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3 > Image 3 of Annual Register of the State College of Kentucky, Volume 3 (1881-1882)

Part of University of Kentucky course catalogs, 1865-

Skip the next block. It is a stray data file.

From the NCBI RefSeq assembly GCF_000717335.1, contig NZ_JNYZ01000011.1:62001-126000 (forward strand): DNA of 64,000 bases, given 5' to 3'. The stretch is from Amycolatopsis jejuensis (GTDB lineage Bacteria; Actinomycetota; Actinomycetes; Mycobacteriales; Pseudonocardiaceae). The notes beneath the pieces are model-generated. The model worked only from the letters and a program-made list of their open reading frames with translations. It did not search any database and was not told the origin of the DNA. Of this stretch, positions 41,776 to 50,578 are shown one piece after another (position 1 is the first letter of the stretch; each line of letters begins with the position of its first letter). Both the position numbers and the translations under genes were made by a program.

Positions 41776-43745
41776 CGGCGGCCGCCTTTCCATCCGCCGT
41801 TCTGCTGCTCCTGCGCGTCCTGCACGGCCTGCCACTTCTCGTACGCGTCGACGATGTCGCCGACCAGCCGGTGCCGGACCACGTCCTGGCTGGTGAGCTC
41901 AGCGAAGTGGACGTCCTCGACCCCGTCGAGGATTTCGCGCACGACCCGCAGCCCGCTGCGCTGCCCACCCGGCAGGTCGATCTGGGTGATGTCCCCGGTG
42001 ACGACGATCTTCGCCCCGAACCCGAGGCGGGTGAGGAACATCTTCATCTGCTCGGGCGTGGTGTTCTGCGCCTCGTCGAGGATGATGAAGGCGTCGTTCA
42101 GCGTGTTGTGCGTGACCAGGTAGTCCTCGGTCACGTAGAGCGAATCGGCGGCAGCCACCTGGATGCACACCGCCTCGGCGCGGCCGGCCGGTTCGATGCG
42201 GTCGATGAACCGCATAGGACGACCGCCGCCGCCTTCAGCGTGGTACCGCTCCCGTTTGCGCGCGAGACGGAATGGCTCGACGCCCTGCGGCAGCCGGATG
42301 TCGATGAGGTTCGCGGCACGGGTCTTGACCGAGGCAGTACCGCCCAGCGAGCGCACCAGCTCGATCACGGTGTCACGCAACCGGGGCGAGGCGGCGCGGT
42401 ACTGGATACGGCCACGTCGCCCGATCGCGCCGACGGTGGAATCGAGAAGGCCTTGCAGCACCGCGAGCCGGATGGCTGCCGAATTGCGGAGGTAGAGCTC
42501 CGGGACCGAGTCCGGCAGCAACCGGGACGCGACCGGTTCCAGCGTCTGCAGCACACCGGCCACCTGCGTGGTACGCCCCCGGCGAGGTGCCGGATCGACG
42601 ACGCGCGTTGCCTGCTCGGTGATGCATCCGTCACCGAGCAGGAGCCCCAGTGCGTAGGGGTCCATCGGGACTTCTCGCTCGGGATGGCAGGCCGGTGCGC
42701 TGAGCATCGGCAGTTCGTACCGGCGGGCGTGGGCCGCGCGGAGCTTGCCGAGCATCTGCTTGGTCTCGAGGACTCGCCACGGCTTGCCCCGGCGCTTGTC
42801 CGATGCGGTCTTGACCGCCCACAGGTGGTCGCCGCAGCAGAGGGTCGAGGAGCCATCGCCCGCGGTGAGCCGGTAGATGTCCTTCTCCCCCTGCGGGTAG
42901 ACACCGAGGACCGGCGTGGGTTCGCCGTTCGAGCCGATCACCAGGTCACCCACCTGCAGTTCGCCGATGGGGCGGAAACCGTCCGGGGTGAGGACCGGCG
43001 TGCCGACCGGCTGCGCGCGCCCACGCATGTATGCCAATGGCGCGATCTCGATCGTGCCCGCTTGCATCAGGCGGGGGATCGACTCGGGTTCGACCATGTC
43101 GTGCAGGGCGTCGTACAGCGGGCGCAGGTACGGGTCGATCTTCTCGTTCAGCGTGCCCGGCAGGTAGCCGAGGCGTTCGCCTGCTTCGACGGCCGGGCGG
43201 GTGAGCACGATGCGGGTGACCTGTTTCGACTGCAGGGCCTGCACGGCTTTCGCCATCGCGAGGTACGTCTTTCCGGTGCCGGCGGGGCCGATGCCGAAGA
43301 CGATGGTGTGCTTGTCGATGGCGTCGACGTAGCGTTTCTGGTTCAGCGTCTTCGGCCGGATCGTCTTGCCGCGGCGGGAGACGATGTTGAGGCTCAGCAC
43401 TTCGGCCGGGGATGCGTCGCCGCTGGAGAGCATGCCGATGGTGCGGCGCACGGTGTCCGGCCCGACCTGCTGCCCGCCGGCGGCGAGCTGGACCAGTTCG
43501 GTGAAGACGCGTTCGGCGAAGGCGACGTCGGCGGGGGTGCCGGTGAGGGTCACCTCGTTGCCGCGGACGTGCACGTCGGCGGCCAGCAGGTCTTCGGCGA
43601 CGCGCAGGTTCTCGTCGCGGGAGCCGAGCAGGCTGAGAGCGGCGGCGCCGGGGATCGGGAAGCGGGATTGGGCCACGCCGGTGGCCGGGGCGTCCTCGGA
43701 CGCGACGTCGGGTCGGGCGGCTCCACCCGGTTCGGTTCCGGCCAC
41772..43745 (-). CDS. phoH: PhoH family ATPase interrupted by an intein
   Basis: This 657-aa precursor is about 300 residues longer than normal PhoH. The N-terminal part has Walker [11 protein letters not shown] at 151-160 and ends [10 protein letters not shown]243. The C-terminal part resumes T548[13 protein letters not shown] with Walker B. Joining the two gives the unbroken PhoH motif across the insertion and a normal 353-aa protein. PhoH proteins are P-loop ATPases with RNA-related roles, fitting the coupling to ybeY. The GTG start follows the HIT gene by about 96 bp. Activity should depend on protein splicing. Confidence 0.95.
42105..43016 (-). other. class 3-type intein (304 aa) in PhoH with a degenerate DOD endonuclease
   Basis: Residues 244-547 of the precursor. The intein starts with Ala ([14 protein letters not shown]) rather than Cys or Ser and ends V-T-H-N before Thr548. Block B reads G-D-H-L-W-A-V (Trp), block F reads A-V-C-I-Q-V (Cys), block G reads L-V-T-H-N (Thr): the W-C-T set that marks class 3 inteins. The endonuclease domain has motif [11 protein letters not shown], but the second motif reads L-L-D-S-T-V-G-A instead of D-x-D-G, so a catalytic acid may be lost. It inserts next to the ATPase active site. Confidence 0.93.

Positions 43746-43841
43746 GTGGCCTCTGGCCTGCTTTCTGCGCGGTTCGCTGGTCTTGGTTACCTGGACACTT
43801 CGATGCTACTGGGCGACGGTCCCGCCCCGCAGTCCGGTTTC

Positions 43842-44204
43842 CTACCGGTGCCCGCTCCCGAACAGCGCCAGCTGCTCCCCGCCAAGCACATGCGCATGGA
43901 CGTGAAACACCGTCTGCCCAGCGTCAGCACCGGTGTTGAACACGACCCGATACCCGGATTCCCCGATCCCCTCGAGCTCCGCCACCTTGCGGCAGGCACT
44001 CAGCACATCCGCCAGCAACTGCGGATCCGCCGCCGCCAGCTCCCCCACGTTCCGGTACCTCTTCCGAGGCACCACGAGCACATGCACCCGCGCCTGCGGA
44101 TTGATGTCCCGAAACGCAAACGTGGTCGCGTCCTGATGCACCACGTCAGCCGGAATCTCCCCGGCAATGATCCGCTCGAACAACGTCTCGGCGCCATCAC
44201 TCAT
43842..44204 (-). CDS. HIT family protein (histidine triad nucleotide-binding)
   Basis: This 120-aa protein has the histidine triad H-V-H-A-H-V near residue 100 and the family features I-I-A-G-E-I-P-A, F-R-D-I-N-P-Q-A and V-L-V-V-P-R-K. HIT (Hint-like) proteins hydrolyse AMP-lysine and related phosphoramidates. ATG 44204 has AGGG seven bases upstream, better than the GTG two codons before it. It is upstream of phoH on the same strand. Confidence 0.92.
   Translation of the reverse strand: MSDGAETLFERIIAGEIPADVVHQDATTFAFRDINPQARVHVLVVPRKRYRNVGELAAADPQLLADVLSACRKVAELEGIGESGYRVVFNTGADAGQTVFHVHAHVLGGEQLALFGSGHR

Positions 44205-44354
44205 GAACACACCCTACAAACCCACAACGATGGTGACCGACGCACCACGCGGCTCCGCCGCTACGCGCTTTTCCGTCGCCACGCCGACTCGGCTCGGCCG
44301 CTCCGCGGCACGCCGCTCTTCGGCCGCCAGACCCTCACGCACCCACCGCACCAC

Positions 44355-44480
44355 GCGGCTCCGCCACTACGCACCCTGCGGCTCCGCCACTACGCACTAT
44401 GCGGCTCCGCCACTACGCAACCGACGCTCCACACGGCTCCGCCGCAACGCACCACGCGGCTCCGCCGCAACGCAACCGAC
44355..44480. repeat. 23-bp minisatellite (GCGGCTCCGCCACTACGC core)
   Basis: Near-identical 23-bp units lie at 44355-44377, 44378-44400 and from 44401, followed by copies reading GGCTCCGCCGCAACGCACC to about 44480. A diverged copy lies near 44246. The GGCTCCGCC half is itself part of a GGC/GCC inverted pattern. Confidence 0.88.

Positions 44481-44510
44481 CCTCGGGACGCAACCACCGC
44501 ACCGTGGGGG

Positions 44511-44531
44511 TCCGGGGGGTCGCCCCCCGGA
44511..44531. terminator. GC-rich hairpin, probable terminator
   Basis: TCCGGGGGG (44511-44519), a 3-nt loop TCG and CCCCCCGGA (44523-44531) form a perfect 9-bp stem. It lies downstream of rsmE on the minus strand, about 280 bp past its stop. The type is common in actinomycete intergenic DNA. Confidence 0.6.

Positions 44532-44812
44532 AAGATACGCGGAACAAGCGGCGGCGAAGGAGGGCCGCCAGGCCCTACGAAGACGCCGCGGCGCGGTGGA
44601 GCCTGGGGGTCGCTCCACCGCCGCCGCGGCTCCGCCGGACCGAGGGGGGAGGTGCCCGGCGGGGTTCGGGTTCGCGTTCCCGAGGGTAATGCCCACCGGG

INTRODUCTORY. Agricultural and Mechanical Colleges in the United States owe their origin to an act of Congress, entitled "An act do- nating public lands to the several States and Territories . which may provide colleges for the benefit of agriculture and the mechanic arts," approved july 2, 1862. The amount of land donated was 30,000 acres for each Representative in the National Congress. Under this allotment Kdintucky received 330,000 acres. Several years elapsed before the ~ Commonwealth established an Agricultural and Mechanical College under the act. \Vhen established, it was not placed upon an independent basis, but was made one of the Col- leges of Kentucky University, to which Institution the annual interest of the proceeds of the Congressional land V grant were to be given for the purpose of carrying on its / operations. The land scrip had meanwhile been sold for i fifty cents per acre, and the amount received5I65,000 inve_sted in six per cent. Kentucky State bonds, of which the State became the custodian in trust for the College. ` The connection with Kentucky University continued till , 1878, when the act of t865, making it one of the Colleges of'said University, was repealed, and a Commission was p appointed to recommend to the Legislature of I87g'80 a ' plan of organization for an Agricultural and Mechanical A College such as the necessities of the Commonwealth re- quire. The city of Lexington offered to the Commission (which was also authorized to recommend to the General Assembly the place, which, all things considered, offered 'V the best and greatest inducements for the future and perma- nent location of the College) the City Park, containing fifty- , 1;. two acres of land, within the limits of the city, and thirty 2 .5